Review: I had a very difficult time reading some of the case-studies in this book. I found old scars from past abuses being ripped wide open as Dr. Hellerman recounted stories of egregious abuses of authority.
As difficult as these stories were for me, though, this book came at a pivotal point in my ministry as the church I serve is in the beginning stages of changing our constitution and structure.
Rather than diving head-long into his thesis, Dr. Hellerman very wisely walks his reader from the social context of the Philippian church, to the biblical text itself, and then finally casts his vision for a plurality of pastor-elders leading the church as a family of believers.
The book is a good mixture of deep exegesis, case-study stories, historical background and very visual charts. (His chart on the three, descending levels of humiliation of Jesus in Philippians 2 is absolutely brilliant in its simplicity.)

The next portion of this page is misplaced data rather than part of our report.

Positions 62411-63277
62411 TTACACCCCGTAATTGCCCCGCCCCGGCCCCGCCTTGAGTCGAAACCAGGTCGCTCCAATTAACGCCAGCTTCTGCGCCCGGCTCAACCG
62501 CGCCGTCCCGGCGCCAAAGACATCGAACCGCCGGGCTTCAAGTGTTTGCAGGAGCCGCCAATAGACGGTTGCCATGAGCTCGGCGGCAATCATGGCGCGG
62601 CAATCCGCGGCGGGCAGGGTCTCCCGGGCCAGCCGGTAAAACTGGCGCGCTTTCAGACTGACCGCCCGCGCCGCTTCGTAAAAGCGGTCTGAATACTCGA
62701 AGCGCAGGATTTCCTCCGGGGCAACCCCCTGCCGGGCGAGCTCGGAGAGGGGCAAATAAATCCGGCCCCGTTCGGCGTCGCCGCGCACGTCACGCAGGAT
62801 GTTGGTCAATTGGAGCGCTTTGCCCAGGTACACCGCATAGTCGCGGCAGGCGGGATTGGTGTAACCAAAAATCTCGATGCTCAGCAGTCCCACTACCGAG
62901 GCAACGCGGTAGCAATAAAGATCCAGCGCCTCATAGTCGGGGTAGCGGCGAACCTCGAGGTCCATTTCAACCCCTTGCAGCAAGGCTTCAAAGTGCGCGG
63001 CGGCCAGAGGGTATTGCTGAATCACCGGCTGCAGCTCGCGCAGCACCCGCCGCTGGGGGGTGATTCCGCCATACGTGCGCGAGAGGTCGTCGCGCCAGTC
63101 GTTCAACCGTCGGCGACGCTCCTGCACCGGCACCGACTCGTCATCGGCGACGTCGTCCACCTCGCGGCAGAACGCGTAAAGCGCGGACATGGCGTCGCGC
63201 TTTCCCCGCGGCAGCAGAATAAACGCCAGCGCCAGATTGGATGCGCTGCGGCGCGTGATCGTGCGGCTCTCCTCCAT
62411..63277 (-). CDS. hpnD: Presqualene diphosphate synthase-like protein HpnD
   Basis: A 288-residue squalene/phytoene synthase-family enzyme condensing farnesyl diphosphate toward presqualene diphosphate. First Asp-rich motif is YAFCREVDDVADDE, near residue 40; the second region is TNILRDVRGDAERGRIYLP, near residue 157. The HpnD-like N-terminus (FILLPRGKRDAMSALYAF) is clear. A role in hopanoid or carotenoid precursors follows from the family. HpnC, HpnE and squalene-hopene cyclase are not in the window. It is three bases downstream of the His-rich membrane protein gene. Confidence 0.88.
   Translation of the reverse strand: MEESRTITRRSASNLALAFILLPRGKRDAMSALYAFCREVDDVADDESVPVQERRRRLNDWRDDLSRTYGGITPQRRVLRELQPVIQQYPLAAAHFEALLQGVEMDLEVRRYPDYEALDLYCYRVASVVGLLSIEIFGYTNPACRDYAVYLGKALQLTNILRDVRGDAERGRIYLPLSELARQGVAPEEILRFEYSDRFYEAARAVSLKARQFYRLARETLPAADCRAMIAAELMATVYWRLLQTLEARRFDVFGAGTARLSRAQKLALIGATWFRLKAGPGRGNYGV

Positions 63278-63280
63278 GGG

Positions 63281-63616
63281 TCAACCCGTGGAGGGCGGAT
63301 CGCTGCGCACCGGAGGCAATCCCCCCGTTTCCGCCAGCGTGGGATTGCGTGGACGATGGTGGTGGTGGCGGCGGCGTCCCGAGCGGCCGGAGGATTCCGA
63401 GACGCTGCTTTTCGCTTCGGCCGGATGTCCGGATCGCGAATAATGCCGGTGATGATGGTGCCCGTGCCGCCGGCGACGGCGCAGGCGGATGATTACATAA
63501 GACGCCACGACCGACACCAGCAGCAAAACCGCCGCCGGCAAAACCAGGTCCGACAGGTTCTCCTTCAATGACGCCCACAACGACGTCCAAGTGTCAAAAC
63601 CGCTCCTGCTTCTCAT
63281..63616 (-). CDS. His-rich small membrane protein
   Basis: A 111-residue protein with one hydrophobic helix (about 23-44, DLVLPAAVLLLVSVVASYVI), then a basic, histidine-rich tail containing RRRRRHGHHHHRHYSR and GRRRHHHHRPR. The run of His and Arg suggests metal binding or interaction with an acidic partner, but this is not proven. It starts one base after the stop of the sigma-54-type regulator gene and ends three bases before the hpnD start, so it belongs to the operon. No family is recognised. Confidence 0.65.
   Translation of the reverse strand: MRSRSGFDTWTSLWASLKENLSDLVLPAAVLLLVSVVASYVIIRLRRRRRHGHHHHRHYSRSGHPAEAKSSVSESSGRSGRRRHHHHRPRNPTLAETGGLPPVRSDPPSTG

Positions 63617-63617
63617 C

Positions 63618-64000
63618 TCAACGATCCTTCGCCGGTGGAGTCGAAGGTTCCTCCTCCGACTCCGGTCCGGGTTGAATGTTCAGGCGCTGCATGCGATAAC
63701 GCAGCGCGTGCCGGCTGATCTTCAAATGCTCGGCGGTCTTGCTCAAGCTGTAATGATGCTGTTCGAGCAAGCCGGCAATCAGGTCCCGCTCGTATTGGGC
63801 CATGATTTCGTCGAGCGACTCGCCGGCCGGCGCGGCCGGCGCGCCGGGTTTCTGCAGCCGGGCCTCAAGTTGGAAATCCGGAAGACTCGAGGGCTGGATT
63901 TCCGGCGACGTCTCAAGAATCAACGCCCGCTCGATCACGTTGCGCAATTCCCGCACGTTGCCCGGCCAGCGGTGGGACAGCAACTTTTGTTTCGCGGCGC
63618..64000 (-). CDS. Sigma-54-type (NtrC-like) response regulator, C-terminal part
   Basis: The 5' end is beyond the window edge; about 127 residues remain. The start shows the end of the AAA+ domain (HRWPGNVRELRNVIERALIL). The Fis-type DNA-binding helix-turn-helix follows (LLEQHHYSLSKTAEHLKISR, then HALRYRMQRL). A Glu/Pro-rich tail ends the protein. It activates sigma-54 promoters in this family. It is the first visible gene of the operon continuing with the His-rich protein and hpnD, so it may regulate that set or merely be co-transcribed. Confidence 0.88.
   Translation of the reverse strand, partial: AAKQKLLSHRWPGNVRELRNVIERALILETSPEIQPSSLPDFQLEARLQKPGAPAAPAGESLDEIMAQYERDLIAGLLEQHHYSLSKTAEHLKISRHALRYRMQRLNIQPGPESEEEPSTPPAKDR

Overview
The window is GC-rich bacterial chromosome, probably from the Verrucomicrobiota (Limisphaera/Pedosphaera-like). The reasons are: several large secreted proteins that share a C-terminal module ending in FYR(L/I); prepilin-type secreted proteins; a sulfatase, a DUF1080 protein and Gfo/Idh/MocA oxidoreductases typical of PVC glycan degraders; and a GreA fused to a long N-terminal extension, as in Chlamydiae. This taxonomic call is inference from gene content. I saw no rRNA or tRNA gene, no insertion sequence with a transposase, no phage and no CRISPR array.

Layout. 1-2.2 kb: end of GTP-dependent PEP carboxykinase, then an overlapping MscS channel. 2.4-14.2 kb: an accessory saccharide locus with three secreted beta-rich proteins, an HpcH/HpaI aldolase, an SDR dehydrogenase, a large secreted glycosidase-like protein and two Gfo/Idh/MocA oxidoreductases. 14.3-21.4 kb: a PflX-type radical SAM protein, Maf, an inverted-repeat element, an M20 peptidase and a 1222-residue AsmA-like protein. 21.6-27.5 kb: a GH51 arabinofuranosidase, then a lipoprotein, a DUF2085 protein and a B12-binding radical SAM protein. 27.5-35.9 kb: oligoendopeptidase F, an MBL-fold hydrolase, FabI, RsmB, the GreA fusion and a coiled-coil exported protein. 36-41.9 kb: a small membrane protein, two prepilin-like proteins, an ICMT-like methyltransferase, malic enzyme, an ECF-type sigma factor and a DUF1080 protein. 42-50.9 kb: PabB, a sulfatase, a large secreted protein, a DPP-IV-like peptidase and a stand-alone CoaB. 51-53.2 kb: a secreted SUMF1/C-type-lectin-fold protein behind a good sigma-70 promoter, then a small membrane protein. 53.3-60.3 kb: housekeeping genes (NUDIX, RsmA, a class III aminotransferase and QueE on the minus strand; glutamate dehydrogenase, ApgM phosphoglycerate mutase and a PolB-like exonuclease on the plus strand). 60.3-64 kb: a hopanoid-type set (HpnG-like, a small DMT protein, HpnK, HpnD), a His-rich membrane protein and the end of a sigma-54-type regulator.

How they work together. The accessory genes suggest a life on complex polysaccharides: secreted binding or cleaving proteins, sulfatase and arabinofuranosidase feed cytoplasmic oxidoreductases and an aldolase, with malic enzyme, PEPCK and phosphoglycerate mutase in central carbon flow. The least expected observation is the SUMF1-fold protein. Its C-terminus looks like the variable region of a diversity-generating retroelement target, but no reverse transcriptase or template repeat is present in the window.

Dr. Hellerman has a phenomenal vision for how team-leadership facilitating church-as-family relationships can work. And it does work. The problem is it is utterly radical. And while there are some contexts that this sort of structure can be implemented, in many church settings this structure would simply not be possible.
The reader is given some ideas on how to move a church closer to a church-as-family model outside of the author’s vision, but they are very sparse in comparison to the rest of the text. I would liked to have seen more strategizes for moving a church towards this family model, or alternatives for churches in different traditions to move towards this ideal within their context.
That one criticism notwithstanding, this is an important book. It is a very important book. I could personally write a book twice the length of this one recounting my own experiences after thirteen years of ministry of abusive authority in the church.
This is must-read material for all ministers with even a mite of authority in their local church. This should be required reading for those with authority in their local churches and denominations.
Rating: 5/5 (I Loved It)